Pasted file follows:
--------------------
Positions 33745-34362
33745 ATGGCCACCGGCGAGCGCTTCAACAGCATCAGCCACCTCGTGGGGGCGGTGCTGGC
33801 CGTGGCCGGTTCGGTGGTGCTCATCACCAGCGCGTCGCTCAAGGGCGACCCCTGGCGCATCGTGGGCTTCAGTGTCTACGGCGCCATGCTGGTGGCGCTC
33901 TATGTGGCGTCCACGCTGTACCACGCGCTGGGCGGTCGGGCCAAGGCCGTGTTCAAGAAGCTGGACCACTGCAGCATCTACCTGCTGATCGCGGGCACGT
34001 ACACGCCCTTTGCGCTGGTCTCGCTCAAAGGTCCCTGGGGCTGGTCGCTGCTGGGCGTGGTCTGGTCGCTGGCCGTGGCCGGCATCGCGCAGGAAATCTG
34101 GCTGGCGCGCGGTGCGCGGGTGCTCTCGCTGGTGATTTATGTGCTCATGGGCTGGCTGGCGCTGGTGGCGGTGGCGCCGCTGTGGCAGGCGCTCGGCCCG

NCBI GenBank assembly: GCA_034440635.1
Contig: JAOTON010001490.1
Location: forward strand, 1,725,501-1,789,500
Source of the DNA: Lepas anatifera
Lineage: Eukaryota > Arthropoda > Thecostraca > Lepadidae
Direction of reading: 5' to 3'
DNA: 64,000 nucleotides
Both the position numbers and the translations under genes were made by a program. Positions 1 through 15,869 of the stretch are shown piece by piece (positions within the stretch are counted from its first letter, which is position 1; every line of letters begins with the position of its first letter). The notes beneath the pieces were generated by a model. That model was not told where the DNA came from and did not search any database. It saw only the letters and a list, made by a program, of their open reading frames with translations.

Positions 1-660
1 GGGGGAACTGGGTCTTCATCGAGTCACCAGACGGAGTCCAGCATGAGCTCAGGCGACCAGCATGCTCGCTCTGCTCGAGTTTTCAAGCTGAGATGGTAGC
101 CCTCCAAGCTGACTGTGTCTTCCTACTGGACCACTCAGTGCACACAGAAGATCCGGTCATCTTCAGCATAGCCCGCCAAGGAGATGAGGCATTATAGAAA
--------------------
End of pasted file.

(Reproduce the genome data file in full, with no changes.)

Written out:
Positions 33745-34362
33745 ATGGCCACCGGCGAGCGCTTCAACAGCATCAGCCACCTCGTGGGGGCGGTGCTGGC
33801 CGTGGCCGGTTCGGTGGTGCTCATCACCAGCGCGTCGCTCAAGGGCGACCCCTGGCGCATCGTGGGCTTCAGTGTCTACGGCGCCATGCTGGTGGCGCTC
33901 TATGTGGCGTCCACGCTGTACCACGCGCTGGGCGGTCGGGCCAAGGCCGTGTTCAAGAAGCTGGACCACTGCAGCATCTACCTGCTGATCGCGGGCACGT
34001 ACACGCCCTTTGCGCTGGTCTCGCTCAAAGGTCCCTGGGGCTGGTCGCTGCTGGGCGTGGTCTGGTCGCTGGCCGTGGCCGGCATCGCGCAGGAAATCTG
34101 GCTGGCGCGCGGTGCGCGGGTGCTCTCGCTGGTGATTTATGTGCTCATGGGCTGGCTGGCGCTGGTGGCGGTGGCGCCGCTGTGGCAGGCGCTCGGCCCG

NCBI GenBank assembly: GCA_034440635.1
Contig: JAOTON010001490.1
Location: forward strand, 1,725,501-1,789,500
Source of the DNA: Lepas anatifera
Lineage: Eukaryota > Arthropoda > Thecostraca > Lepadidae
Direction of reading: 5' to 3'
DNA: 64,000 nucleotides
Both the position numbers and the translations under genes were made by a program. Positions 1 through 15,869 of the stretch are shown piece by piece (positions within the stretch are counted from its first letter, which is position 1; every line of letters begins with the position of its first letter). The notes beneath the pieces were generated by a model. That model was not told where the DNA came from and did not search any database. It saw only the letters and a list, made by a program, of their open reading frames with translations.

Positions 1-660
1 GGGGGAACTGGGTCTTCATCGAGTCACCAGACGGAGTCCAGCATGAGCTCAGGCGACCAGCATGCTCGCTCTGCTCGAGTTTTCAAGCTGAGATGGTAGC
101 CCTCCAAGCTGACTGTGTCTTCCTACTGGACCACTCAGTGCACACAGAAGATCCGGTCATCTTCAGCATAGCCCGCCAAGGAGATGAGGCATTATAGAAA